This paper describes the design of a system to monitor floor vibrations in an office building and an analysis of several months worth of collected data. Floors of modern office buildings are prone to occupant-induced vibrations. The contributing factors include long spans, slender and flexible designs, use of lightweight materials and low damping. As a result, resonant frequencies often fall in the range easily excited by normal footfall loading, creating potential serviceability problems due to undesirable levels of vibrations. This study investigates in-situ performance of a non-composite timber-concrete floor located in a recently constructed innovative multi-storey office building. The floor monitoring system consists of several displacement transducers to measure long-term deformations due to timber and concrete creep and three accelerometers to measure responses to walking forces, the latter being the focus of this paper. Floor response is typically complex and multimodal and the optimal accelerometer locations were decided with the help of the effective independence-driving point residue (EfI-DPR) technique. A novel approach to the EfI-DPR method proposed here uses a combinatorial search algorithm that increases the chances of obtaining the globally optimal solution. Several months worth of data collected by the monitoring system were analyzed using available industry guidelines, including ISO2631-1:1997(E), ISO10137:2007(E) and SCI Publication P354. This enabled the evaluation of the floor performance under real operating conditions.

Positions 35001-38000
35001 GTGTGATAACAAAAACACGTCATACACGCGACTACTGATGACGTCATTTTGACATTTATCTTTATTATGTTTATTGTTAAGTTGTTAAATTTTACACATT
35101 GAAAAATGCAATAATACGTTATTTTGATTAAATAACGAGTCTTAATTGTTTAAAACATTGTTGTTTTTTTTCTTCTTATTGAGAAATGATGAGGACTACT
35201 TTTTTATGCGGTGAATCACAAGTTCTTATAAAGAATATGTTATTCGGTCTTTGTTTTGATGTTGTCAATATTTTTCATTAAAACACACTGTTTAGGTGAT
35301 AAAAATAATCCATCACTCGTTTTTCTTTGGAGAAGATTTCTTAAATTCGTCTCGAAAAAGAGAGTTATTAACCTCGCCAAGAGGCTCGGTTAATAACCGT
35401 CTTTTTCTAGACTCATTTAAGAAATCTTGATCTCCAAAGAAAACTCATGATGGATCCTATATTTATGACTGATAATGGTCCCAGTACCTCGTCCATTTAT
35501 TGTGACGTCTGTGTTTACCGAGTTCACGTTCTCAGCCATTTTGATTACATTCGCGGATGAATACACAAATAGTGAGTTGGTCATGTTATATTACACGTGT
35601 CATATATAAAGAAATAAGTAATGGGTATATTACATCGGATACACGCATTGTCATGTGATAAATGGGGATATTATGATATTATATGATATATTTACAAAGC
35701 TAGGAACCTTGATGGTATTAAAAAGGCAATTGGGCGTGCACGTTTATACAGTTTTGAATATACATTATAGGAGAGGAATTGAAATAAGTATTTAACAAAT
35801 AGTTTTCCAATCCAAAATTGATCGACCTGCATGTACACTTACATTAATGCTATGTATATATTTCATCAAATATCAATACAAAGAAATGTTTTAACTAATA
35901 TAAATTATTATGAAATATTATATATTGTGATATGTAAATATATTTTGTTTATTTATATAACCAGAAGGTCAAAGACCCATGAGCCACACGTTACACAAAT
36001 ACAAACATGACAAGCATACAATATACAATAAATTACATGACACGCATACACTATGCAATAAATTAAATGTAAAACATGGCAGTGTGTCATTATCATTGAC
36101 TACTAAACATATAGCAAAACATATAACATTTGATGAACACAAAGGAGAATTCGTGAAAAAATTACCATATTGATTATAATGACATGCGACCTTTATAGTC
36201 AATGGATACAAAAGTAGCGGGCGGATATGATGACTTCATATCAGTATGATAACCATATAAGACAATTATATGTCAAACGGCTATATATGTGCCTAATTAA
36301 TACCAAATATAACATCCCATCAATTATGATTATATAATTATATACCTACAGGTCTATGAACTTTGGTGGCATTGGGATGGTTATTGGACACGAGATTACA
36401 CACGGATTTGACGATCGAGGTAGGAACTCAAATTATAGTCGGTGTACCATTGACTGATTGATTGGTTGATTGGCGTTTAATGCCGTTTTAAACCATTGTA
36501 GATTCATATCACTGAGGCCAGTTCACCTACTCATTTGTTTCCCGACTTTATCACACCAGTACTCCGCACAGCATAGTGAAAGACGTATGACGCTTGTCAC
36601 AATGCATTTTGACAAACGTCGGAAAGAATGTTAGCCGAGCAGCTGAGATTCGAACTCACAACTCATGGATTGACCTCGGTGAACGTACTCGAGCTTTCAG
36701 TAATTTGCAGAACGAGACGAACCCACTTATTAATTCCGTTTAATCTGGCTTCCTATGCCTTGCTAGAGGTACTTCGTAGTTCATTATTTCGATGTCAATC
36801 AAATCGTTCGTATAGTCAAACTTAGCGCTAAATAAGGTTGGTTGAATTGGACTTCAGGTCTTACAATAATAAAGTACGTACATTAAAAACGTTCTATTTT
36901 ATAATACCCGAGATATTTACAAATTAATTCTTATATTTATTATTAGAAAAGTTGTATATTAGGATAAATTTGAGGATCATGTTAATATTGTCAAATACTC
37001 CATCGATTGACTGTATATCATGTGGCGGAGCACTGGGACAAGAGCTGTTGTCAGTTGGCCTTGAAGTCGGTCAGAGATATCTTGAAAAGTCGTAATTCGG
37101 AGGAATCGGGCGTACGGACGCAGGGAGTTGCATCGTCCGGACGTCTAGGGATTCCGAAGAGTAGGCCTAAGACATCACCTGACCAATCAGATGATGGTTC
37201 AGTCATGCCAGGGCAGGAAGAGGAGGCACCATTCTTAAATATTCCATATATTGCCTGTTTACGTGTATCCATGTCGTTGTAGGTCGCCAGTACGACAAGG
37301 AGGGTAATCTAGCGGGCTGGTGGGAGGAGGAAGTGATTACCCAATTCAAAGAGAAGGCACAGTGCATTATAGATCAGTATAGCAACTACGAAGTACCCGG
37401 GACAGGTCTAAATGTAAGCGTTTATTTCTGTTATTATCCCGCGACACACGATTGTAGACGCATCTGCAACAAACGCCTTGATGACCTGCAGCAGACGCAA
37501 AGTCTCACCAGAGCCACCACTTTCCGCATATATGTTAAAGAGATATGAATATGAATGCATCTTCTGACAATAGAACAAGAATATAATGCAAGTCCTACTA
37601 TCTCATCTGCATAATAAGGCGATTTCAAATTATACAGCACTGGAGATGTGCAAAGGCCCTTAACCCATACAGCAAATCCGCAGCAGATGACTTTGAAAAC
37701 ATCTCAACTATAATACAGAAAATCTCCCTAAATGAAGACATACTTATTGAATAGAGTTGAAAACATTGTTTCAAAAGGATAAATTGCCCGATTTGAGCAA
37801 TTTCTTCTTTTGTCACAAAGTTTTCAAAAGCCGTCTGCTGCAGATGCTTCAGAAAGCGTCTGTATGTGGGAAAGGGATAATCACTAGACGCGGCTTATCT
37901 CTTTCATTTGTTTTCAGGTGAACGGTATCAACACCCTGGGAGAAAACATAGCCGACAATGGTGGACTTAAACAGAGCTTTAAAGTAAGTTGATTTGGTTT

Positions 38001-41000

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Field Testing on Innovative Timber Structures

https://research.thinkwood.com/en/permalink/catalogue671
Year of Publication
2014
Topic
Design and Systems
Material
LVL (Laminated Veneer Lumber)
Application
Floors
Frames
Author
Leyder, Claude
Wanninger, Flavio
Frangi, Andrea
Year of Publication
2014
Format
Conference Paper
Material